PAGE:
Saturday, 29 January 2022

Integration of Princely States - By Isha

 Integration of Princely States – By Isha


Introduction

On the eve of Independence and Partition of India in 1947, there existed two India viz., 

  1. British India

  2. Native India


The British India was ruled and controlled by the British. The Native India consisted of 565 Native states ruled by native princes. These native states were under the paramountcy of the British.

The Cabinet Mission Plan 1946 recognised the legal right of the princely states of the British paramountcy. Hence, the Indian Independence Act of 1947 not only abolished the British paramountcy over the native states but also divided India into two independent nations viz., Indian Union and Pakistan. Thus the Princely States were given full freedom either to join Indian Union or Pakistan or to remain independent. This status of princely states posed a threat to the very existence of Indian Union.

The Interim Government headed by Jawaharlal Nehru felt it vital to bring all the princely states into the fold of Indian Union in the interests of India’s unity and security. Therefore it set up Home Ministry (5th July 1947) with Sardar Vallabhbhai Patel as minister in charge and V.P. Menon as the Secretary to deal with the princely states. 

The princely states were appealed to join the Indian Union by signing the Instrument of Accession. Lord Mountbatten also advised the princely states to accede to either Indian Union or Pakistan before 15th August, 1947. As a result of the appeal, all the princely states except Junagadh, Hyderabad and Jammu and Kashmir acceded to the Indian Union by 15th August 1947.


  1. Accession of Junagadh, 29th January 1949


Junagadh was a small princely state of Kathiawad district of Gujarat. Its ruler was Muslim and its population were predominantly Hindus. It’s neighbouring states i.e. Baroda and Bhavnagar were also Hindu states. It had no direct territorial link with Pakistan. Inspired by religious sympathy, the Muslim ruler of Junagadh accorded to Pakistan. But the people rose in revolt and protested against the action of the ruler. The situation became grave and the ruler of Junagadh fled to Pakistan.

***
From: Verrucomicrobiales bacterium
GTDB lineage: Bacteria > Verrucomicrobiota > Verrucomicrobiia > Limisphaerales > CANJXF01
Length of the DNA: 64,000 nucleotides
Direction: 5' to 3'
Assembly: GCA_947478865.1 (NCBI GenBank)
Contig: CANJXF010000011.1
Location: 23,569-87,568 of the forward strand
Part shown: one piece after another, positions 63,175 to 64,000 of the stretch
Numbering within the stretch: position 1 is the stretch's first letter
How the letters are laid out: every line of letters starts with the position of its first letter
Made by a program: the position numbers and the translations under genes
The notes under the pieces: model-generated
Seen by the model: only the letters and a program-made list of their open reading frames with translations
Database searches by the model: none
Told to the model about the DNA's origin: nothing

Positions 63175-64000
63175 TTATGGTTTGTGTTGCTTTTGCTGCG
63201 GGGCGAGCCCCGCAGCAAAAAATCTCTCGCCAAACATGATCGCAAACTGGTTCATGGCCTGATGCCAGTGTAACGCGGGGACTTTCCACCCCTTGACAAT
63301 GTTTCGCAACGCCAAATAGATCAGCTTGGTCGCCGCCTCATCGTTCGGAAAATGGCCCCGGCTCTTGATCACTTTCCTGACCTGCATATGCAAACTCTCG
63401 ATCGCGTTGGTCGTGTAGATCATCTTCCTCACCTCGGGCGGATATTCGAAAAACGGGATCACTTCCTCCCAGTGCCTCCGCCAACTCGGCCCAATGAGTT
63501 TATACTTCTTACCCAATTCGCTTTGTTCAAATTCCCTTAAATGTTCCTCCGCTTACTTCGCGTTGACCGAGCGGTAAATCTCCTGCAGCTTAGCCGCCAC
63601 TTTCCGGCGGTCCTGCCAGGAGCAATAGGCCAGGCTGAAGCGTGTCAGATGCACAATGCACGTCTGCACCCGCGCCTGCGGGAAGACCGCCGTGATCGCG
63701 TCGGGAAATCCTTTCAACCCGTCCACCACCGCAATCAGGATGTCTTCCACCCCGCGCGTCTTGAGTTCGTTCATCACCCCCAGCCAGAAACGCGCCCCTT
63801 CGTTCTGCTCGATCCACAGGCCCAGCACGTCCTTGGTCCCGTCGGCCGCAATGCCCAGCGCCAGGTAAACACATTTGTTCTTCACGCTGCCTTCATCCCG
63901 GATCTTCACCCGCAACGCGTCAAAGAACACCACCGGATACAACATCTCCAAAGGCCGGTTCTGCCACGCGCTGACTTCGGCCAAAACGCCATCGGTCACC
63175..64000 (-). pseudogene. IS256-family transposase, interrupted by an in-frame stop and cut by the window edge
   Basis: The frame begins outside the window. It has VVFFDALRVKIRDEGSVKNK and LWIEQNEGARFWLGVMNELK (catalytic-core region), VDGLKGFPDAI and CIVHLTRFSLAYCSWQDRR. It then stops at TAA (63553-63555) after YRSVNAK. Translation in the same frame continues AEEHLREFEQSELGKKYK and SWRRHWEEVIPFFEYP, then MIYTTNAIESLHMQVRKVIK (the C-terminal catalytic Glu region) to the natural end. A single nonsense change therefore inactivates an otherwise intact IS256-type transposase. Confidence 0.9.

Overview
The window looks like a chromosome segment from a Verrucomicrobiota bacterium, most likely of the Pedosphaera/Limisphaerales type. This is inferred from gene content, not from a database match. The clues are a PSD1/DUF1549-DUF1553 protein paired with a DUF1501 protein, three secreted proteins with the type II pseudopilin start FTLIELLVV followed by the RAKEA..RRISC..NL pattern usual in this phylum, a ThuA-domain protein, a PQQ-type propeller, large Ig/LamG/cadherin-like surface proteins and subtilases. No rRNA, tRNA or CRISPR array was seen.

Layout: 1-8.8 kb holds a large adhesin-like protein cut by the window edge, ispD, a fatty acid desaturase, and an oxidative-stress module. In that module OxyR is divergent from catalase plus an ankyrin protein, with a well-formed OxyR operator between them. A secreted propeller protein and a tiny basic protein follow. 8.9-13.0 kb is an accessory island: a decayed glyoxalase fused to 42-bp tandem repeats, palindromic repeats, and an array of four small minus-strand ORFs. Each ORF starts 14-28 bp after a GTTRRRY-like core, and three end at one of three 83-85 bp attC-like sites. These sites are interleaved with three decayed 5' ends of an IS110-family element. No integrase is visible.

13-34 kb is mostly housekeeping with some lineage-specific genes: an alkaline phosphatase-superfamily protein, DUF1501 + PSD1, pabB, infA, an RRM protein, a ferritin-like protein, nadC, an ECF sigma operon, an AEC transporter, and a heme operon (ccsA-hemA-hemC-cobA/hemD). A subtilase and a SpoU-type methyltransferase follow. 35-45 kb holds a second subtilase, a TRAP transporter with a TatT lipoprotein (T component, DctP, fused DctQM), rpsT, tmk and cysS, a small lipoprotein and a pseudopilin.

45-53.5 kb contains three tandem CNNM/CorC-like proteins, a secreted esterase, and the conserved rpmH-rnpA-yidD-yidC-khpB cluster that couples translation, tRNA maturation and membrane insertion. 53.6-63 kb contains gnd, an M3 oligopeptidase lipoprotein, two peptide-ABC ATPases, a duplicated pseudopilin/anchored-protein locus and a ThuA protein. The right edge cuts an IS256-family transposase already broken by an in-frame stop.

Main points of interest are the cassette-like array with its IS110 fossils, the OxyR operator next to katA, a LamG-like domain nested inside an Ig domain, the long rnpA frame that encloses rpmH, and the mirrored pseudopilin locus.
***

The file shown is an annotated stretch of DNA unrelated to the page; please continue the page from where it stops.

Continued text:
The Government of India was forced to take over the administration of Junagadh by sending it’s troops. In 1948, a referendum was held and the people of Junagadh favoured accession to India. The merger finally took place on 29th January 1949.


  1. Hyderabad, 23rd November 1949


Hyderabad was a princely state. Like Junagadh it’s ruler was also a Muslim (Nizam) and it’s population were predominantly Hindus. The Hindus constituted 85 percent of the population. The Government of India appealed to Nizam, the ruler of Hyderabad to accede to the Indian Union. Being influenced by the Muslim organization ‘Ittehadul Mussalman’ and it’s leader Kasim Razvi, the Nizam did not respond. In the meanwhile Lord Mountbatten promised some special concessions to the Nizam, if he acceded to the Indian Union. This was also rejected by Nizam. However, he signed a temporary agreement with the Government of India known as Standstill Agreement on 20th November 1947. The Razakars, under the leadership of Razvi committed atrocities on Hindus. The lawlessness in the state became so grave that the government of India had no other alternative except to take police action. The Indian troops headed by General Chaudhary entered Hyderabad on 13th September 1948. Nizam surrendered to the Government of India. At last, he acceded to the Indian Union on 23rd November 1949.


  1. Kashmir


Kashmir was also a big princely state of India. It was ruled over by Hari Singh, a Hindu. But most of its population was Muslim. It was a neighbouring state to Pakistan. In spite of appeals from both the countries, Hari Singh did not join either India or Pakistan but remained independent. In connivance with Pakistan, the Muslim tribesmen of the frontier invaded Kashmir on 22nd October 1947. Soon, they occupied some towns and threatened Srinagar, the capital of Kashmir. Then the ruler of Kashmir sought help of the government of India. The Government of India informed him that Indian troops could not enter the state, unless he signed the ‘Instrument of Accession’ on 26th October 1947. On 27th October 1947, the Indian troops entered Kashmir, checked the Pakistani aggression and drove away the infiltrators. Thus, Kashmir became an integral part of the Indian Union. But Pakistan disputed the accession of Kashmir to Indian Union. Instead of expelling the aggressors  the region they occupied one third region of Kashmir on 1st January 1949. As a result, one third of Kashmir was under the occupation of Pakistan and the rest constituted an integral part of the Indian Union. Now it became an issue between the two countries.






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